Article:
A dusty shantytown on the outskirts of Lima, Peru is the site of an archeological discovery expected to provide new insight into the great Inca civilization felled by the 16th century Spanish conquest. Uncovered from beneath the streets and yards of the little village are thousands of well preserved Inca mummies complete with their possessions and offerings from those who interred them.
The Peruvian, coastal shantytown of Tupac Amaru sprawls eight hectares, a village of unpaved streets and low shacks, crowded by more than 1,200 families. It was founded in 1989 by people fleeing guerilla activity in the Peruvian highlands.
Though Tupac Amaru is not very old, discoveries made beneath its surface are. Peruvian archeologists led by Guillermo Cock dug trenches and found mummies dating back to the 15th and 16th centuries, when the Inca ruled the region. "In some cases," Mr. Cock said, "we had to go all the width of the streets. People were very, very concerned that the houses may fall into the pits."
Before the excavations in 1999, researchers had found only a few dozen mummies in 45 years. But Mr. Cock's expedition uncovered more than 2,200 mummies. They are believed to date from a 75 year span crossing the time of the Spanish conquest in the 1530s. "We started to find amazing discoveries, well preserved individuals," he said. "You can see the skin and their tattoos."
The mummies add up to a scientific sampling of the Inca people. Previous information on Inca culture has come from a scattering of burials. But the thousands of new discoveries represent a wide spectrum of life, from infants to the elderly, the very poor to the very rich.
U.S. anthropologist Johann Reinhard, who recovered the body of a frozen Inca girl in the Peruvian Andes seven years ago, says the new finds offer an unprecedented opportunity to solve some of the mysteries of the culture. Mr. Reinhard said, "They provide us with never-ending sources of insights into the past. The discovery by Dr. Cock and his team of such numerous and well-preserved mummies of all ages and social categories helps tremendously to fill in our knowledge of the Incas."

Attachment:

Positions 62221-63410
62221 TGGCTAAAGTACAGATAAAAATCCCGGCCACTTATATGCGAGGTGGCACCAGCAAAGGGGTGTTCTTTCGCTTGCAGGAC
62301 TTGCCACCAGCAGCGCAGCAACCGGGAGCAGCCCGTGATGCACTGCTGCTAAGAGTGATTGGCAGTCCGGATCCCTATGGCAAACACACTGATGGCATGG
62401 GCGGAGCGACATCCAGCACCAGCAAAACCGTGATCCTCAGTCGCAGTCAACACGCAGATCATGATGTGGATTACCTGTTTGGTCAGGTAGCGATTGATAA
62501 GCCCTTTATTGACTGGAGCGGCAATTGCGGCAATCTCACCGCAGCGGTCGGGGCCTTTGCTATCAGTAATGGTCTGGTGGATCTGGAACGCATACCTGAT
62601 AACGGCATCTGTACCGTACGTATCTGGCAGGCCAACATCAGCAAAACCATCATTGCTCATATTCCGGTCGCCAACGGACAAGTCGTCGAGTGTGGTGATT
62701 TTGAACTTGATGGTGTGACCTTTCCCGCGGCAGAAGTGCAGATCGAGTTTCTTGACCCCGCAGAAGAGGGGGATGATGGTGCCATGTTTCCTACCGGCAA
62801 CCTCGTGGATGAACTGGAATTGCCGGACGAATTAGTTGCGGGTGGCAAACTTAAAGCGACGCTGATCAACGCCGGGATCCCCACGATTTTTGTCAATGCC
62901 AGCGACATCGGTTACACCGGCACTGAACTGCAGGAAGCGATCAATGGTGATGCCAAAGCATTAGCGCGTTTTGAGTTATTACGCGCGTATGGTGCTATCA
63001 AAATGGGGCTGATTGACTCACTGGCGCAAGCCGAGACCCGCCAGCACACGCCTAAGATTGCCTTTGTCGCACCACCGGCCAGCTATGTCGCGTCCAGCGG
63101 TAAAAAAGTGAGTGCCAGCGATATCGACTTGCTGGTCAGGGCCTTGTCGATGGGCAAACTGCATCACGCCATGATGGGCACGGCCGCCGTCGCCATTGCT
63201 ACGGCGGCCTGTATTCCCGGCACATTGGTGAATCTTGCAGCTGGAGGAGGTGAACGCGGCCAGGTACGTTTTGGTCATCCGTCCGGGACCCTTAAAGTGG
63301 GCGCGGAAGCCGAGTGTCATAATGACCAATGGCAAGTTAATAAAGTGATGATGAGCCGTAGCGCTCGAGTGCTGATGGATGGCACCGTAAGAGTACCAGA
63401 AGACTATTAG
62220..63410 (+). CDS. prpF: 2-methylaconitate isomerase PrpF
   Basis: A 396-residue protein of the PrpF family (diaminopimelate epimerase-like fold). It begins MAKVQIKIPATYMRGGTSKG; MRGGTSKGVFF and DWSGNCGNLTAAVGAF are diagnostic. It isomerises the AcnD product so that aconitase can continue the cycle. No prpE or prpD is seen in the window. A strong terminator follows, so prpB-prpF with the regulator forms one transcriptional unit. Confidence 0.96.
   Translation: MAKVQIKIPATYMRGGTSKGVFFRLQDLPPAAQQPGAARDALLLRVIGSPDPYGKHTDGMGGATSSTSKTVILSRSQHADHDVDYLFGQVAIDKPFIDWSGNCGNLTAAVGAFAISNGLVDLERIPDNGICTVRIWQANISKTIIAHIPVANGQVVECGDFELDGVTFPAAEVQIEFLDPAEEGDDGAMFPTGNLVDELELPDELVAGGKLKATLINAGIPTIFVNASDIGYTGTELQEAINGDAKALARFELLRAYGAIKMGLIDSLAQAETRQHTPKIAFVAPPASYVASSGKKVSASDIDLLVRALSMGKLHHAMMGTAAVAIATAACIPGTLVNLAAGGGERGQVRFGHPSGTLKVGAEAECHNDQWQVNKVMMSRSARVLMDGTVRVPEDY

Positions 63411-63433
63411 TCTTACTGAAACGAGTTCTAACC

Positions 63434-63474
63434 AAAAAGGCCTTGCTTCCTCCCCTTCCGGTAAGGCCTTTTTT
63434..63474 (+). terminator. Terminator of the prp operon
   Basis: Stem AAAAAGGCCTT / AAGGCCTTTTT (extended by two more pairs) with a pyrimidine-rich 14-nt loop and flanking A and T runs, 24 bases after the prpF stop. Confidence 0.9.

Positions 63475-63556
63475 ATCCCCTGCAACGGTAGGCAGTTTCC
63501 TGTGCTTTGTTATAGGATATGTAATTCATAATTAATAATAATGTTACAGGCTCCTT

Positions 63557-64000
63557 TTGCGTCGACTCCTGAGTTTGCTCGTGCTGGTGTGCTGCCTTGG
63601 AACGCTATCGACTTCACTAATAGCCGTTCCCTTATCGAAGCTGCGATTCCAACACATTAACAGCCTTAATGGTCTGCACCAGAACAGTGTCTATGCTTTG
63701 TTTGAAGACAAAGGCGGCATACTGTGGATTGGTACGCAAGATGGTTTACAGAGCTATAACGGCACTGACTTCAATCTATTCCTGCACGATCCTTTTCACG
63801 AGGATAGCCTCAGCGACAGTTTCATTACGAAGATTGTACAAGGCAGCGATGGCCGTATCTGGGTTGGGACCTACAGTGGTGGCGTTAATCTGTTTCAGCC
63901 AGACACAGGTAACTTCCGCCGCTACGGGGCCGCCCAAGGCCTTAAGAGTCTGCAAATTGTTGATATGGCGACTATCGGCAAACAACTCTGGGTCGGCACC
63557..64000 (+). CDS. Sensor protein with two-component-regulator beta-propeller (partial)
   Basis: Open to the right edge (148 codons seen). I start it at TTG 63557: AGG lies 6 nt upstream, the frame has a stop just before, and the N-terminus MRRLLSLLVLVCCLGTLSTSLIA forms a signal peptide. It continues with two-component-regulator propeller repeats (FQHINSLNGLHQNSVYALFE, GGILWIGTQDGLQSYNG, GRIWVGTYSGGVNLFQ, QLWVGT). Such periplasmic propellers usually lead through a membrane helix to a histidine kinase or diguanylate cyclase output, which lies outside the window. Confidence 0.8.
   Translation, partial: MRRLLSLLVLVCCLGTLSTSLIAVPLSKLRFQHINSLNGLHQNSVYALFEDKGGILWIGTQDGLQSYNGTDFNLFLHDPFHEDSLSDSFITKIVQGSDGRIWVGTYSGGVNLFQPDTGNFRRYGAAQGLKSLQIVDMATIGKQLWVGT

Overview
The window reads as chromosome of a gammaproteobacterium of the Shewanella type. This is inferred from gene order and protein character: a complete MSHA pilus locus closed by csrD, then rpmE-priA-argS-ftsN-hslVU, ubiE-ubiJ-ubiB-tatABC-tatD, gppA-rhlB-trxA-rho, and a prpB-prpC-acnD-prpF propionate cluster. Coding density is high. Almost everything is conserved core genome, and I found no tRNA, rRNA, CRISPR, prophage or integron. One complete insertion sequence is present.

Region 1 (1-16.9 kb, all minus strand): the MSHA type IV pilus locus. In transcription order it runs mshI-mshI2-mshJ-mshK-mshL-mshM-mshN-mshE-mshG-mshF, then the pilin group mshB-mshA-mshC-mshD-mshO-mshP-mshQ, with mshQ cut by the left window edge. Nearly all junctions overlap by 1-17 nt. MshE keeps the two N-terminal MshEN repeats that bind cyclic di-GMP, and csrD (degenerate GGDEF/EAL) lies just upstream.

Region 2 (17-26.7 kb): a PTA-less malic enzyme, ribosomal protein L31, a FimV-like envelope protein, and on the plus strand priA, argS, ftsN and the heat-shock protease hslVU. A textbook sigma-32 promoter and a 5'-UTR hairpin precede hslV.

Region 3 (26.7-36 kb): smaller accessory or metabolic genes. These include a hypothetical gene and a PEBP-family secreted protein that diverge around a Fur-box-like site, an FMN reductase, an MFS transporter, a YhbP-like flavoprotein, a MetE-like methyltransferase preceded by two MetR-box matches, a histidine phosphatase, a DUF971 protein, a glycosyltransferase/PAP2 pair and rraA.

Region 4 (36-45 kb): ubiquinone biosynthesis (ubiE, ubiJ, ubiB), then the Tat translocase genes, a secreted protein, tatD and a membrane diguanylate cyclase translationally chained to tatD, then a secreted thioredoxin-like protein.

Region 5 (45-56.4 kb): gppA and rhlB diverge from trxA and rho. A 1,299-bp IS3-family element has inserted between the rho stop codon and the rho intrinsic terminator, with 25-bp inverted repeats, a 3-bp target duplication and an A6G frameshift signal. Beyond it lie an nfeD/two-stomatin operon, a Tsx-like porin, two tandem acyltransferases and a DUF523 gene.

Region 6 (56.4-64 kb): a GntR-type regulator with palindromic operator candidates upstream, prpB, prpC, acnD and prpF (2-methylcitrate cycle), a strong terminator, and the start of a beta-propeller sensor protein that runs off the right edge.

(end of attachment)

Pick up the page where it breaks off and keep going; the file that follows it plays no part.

Many of the burials are mummy bundles, some enfolding as many as seven individuals with their possessions. Some apparently elite Incas still wear the headdress feathers and masks that marked their rank. Delicate shells decorate the graves, accompanied by offerings of gourds, corn, beans, and ceramics.
The dead were not embalmed. Instead, thick wraps of textiles or raw cotton absorbed the body fluids, naturally mummifying them. The arid, sandy soil aided in the preservation.
But by the time the excavation began, tens of thousands of liters of sewage and other liquids dumped in the streets were seeping into the graves, causing the remains to decompose. Bulldozers destroyed other graves in 1998.
The archeologists have worked frantically over the last three years to save what they could, supported by the Peruvian government and the National Geographic Society in Washington.
Already, the discoveries have challenged previous assumptions about Inca life. For example, Mr. Cock said they overturn the notion that Inca culture involved mostly the empire's elite in a strong relationship with local leaders, with little association with the masses. He said, "We thought that the common people were not really into the Inca culture. This cemetery has shown us that that is not completely true. Even the poorest of the individuals show strong Inca cultural elements."
A few kilometers away at Mr. Cock's laboratory in Lima, physical anthropologists from the United States and Canada are examining the remains from the site to answer many questions. Who were the dead? What work did they do? How did they die? How were the people in each bundle were related? Mr. Cock said, "Once we understand kinship, then the objects, the great goods associated with them, the shapes of the bundles are going to acquire a new meaning."
Mr. Cock has no plans to dig again at the site, but said he is frustrated knowing hundreds of subterranean mummy bundles remain.
Shacks cover most of the untapped areas. Schoolchildren play on the dusty field where many of the bundles were found. Their sandals crush tiny bits of Inca corn and human hair that remain on the surface.